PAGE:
Los Angeles Lakers players Jordan Hill, Pau Gasol and Andrew Bynum sit on the bench shortly before their defeat by the Denver Nuggets in Denver

Lakers not actively trying to trade Pau Gasol. Not yet, anyway.

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Can you have a Lakers season where a chunk of their fans don’t want to trade Pau Gasol?

It hasn’t happened yet, but for the first time since Gasol came to Los Angeles from Memphis and was central to them winning two NBA titles, there may be some validity to the talk.

Gasol is struggling to find his niche in Mike D’Antoni’s offense — he had 13 points on seven shot attempts in the win over Dallas, but had six and eight points in the two losses before that. He was benched in the fourth quarter of the loss to the Grizzlies. Gasol wants more touches in the post. D’Antoni’s offense is not really designed for two big men (it isn’t really designed for one traditional post player) and Gasol feels like the odd man out.

That has led some around the league to think Gasol will go on the market, but it hasn’t happened yet reports the Los Angeles Times.

The Lakers aren’t actively looking to trade Gasol right now, The Times has learned, because they want to see what happens when Nash returns from a small fracture in his leg.

After that, there are two important dates: Dec. 15 is when teams can deal players they signed during the off-season, opening up about 20% more of the NBA’s player pool; and Feb. 21, the league’s trade deadline.

Gasol’s passing skills, midrange jump shots and fluid moves in the post made him a natural fit in Phil Jackson’s triangle. While some of the less savvy Lakers fans decided Gasol was soft and wouldn’t let the label go (even after he outplayed Dwight Howard in the post in the 2010 NBA finals) the team saw his value.

But in the current Lakers offense, what is valued more is outside shooting and the Lakers don’t have it. Obviously the Lakers are not going to trade Kobe Bryant (too valuable to the franchise and too good a player), Steve Nash isn’t going anywhere because he is the lynchpin to the D’Antoni offense, and Dwight Howard is the future (if the Lakers can re-sign him as expected).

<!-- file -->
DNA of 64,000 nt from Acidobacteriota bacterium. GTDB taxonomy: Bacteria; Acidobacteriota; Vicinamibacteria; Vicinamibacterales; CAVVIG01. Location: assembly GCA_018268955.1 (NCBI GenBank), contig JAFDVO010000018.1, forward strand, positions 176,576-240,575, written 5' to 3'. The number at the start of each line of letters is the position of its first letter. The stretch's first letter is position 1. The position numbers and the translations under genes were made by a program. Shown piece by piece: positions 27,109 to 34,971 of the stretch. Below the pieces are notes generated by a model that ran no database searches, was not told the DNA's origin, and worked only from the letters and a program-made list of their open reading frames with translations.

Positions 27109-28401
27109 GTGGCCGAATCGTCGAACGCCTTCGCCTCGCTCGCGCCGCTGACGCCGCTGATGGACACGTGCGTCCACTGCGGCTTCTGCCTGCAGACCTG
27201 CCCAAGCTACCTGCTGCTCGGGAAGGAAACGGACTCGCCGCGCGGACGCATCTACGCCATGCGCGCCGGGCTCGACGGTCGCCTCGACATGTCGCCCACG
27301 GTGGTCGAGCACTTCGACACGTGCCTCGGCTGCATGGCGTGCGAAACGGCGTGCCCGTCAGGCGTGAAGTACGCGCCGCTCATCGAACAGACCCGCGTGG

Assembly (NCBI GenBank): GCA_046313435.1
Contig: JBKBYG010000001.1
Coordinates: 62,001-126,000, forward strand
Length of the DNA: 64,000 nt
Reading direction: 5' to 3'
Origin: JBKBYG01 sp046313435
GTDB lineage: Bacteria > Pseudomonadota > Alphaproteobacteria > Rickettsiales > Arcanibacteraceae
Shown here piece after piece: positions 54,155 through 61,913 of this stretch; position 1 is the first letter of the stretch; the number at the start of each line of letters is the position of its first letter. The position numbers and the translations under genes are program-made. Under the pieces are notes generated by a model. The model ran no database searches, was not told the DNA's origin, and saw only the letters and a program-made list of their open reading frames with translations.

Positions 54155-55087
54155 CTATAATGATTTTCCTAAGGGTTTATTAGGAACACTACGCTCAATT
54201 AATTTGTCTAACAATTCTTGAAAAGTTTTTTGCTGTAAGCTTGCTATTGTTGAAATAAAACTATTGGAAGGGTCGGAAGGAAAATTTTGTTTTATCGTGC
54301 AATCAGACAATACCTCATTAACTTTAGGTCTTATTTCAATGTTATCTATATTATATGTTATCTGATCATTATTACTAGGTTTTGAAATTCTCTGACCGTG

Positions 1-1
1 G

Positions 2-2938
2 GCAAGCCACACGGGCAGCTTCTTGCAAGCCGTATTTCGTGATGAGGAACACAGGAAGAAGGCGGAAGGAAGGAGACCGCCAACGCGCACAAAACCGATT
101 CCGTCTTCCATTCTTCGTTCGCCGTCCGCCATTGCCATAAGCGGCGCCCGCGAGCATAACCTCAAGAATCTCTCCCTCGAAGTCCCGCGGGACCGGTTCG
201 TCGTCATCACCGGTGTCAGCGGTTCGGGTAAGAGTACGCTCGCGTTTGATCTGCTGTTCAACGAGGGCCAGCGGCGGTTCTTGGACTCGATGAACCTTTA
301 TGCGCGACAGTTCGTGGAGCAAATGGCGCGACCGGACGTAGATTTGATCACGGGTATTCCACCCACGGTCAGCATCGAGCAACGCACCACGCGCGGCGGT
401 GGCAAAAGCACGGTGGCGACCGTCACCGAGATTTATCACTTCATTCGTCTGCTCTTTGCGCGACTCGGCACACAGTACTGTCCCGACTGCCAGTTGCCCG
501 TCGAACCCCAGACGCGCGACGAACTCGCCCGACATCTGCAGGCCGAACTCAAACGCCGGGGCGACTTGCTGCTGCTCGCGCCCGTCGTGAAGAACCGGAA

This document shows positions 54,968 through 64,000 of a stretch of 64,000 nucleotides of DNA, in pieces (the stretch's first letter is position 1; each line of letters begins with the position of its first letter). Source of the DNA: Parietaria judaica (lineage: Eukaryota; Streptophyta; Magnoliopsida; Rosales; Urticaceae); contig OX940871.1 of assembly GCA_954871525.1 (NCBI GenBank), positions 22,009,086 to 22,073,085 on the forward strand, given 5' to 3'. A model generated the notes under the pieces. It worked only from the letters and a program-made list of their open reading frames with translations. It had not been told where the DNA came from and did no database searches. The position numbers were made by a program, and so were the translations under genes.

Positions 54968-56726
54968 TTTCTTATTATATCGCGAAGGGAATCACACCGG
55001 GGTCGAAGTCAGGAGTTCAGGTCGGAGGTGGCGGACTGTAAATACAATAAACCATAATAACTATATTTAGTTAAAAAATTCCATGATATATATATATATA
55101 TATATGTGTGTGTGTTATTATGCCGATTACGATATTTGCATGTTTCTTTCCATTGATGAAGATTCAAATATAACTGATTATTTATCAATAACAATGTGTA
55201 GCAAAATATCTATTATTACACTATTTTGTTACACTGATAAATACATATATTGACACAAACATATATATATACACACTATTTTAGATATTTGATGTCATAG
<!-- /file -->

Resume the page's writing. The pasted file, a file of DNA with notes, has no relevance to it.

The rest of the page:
Which makes Gasol ripe for trade speculation. And there would be a market for him, there just are not other skilled big men like him around.

But he is making $19 million this season and $19.3 million next season — there are not a lot of teams willing to take that on, and none really willing to give equal value back. The Lakers may take less value if it includes outside shooters, but there likely will have to be a bad contract in there to balance it out.

It’s not happening yet. It may not be happening for a while (we don’t even have a return date for Nash to the Lakers yet), but know the Gasol trade speculation and rumors will be back with a vengeance this season.

So many pretty putback dunks (videos)

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Yesterday’s NBA games featured a fun number of highlight putback dunks.

The best by:

Dewayne Dedmon:

DeAndre Jordan:

Blake Griffin:

Serge Ibaka:

Heat center Willie Reed has bursitis, out for Monday

AP
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MIAMI (AP) Willie Reed will not travel with the Miami Heat for Monday’s game in Dallas because of bursitis in his right ankle.

Reed was injured in the fourth quarter of Miami’s win over Indiana on Saturday. He limped around for several seconds, then went down in obvious pain and eventually was carted off the court.

The Heat originally called Reed’s injury a calf strain, and tests performed Sunday showed the bursitis.

Reed is being listed as day-to-day. He’s averaging 5.3 points on 57 percent shooting this season.

His injury means the Heat will have 11 players available Monday, with four forwards or centers all out. Chris Bosh has not played this season, Justise Winslow (shoulder) is expected to miss the rest of the season and Josh McRoberts (foot) remains sidelined.

Chris Webber eager for new ‘Players Only’ NBA programming

Chris Webber
AP